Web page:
New York Gov. David Paterson last week nixed the controversial selection of Aqueduct Entertainment Group to develop and operate a video lottery terminal facility in Queens.

The decision came after the state Division of the Lottery declined to grant the company a gaming license.

The firm was to make a $300 million upfront payment to the state for the right to develop and operate the gambling facility at the Aqueduct racetrack.

The state in turn planned to sell $250 million of state-backed bonds to finance development at the facility.

The agreement’s demise opened a $300 million hole in the state’s budget just as the governor is considering delaying $2 billion of payments to push the current-year deficit into fiscal 2011, which begins April 1.

New York already faced an estimated $9.2 billion deficit in the current and next fiscal year.

Acqueduct Entertainment was selected from among four bidders in January by a three-person panel made up of Paterson, Senate Majority Conference Leader John Sampson, D-Brooklyn, and Assembly Speaker Sheldon Silver, D-Manhattan.  The selection process has prompted ongoing federal and state investigations.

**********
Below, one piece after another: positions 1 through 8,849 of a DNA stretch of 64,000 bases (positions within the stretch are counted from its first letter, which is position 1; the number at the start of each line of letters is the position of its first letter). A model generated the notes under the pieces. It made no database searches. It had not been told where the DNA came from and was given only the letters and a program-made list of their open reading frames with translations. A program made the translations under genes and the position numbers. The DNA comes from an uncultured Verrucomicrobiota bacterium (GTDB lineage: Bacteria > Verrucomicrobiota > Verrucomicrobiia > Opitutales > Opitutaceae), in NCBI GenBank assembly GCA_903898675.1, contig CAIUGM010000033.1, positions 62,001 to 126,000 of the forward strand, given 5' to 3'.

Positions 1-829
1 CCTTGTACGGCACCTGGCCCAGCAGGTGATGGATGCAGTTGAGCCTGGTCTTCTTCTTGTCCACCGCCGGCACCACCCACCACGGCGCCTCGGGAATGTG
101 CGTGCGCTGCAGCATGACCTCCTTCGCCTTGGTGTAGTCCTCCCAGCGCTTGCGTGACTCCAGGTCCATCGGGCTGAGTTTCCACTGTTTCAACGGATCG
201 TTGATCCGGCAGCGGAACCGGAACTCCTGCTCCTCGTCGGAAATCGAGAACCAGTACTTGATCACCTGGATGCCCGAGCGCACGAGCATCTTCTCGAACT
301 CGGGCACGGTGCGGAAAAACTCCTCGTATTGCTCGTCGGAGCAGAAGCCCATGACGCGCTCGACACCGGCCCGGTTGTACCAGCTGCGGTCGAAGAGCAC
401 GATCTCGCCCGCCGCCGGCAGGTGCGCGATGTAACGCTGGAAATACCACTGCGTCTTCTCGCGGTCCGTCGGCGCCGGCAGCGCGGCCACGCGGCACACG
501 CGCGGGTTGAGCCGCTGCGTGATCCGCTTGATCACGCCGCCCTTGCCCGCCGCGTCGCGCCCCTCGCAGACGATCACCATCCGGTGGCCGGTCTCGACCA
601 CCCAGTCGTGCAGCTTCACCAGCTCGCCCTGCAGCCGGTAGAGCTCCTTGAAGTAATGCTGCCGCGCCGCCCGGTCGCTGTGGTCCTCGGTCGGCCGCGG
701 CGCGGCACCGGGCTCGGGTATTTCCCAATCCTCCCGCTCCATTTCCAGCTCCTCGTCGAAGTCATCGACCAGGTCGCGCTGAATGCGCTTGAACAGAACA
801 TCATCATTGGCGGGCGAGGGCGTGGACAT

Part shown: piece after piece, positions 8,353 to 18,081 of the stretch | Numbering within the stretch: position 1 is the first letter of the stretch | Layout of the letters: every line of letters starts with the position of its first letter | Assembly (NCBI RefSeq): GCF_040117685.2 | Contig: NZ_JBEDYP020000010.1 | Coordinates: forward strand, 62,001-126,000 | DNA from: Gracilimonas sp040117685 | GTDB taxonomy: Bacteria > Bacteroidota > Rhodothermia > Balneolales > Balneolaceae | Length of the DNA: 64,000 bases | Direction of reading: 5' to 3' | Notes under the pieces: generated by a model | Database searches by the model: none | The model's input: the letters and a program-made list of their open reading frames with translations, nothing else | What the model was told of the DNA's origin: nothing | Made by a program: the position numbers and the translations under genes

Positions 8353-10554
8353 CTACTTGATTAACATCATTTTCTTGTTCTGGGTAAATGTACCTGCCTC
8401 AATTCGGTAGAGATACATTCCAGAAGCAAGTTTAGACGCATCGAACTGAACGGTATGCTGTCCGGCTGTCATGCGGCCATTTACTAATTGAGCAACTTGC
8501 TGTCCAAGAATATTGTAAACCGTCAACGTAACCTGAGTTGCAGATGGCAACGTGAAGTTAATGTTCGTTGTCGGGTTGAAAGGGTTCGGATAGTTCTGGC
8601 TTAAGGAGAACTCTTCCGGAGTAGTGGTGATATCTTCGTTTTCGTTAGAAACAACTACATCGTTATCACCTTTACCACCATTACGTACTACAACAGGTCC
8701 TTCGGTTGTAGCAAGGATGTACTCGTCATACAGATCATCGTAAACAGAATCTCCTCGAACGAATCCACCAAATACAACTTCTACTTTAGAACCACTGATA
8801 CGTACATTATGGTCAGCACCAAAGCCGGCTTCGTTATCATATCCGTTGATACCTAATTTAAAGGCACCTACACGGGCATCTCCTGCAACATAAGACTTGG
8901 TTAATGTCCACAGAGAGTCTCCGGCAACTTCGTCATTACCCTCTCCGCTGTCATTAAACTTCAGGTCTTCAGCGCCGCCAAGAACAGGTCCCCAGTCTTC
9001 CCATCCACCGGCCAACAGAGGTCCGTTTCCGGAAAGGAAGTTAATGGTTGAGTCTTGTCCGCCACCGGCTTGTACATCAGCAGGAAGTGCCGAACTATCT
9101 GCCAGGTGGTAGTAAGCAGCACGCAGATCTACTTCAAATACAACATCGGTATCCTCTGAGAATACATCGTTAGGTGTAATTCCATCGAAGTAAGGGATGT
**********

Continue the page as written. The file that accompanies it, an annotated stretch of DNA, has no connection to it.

Paterson, who was facing a potential primary challenge from Attorney General Andrew Cuomo, met with the politically influential Rev. Floyd Flake days after the pick. At the time, Flake had a financial stake in AEG, though he pulled out last week.

Paterson, who is no longer running for election, said at the time that he had done nothing wrong and defended the choice.

The governor’s office issued a statement calling for “the selection of the Aqueduct VLT franchisee be done pursuant to an expedited, transparent, apolitical and publicly accountable procurement process.”

The announcement came the same day Cuomo recused himself from a probe into Paterson’s alleged involvement in an aide’s domestic violence case and into the governor’s possible violation of ethics laws in acceptance of Yankees baseball tickets.

Cuomo appointed former Court of Appeals Chief Judge Judith Kaye to serve as special counsel in the investigation.

The attorney general  is expected to run for governor in the fall but has not announced his intentions.

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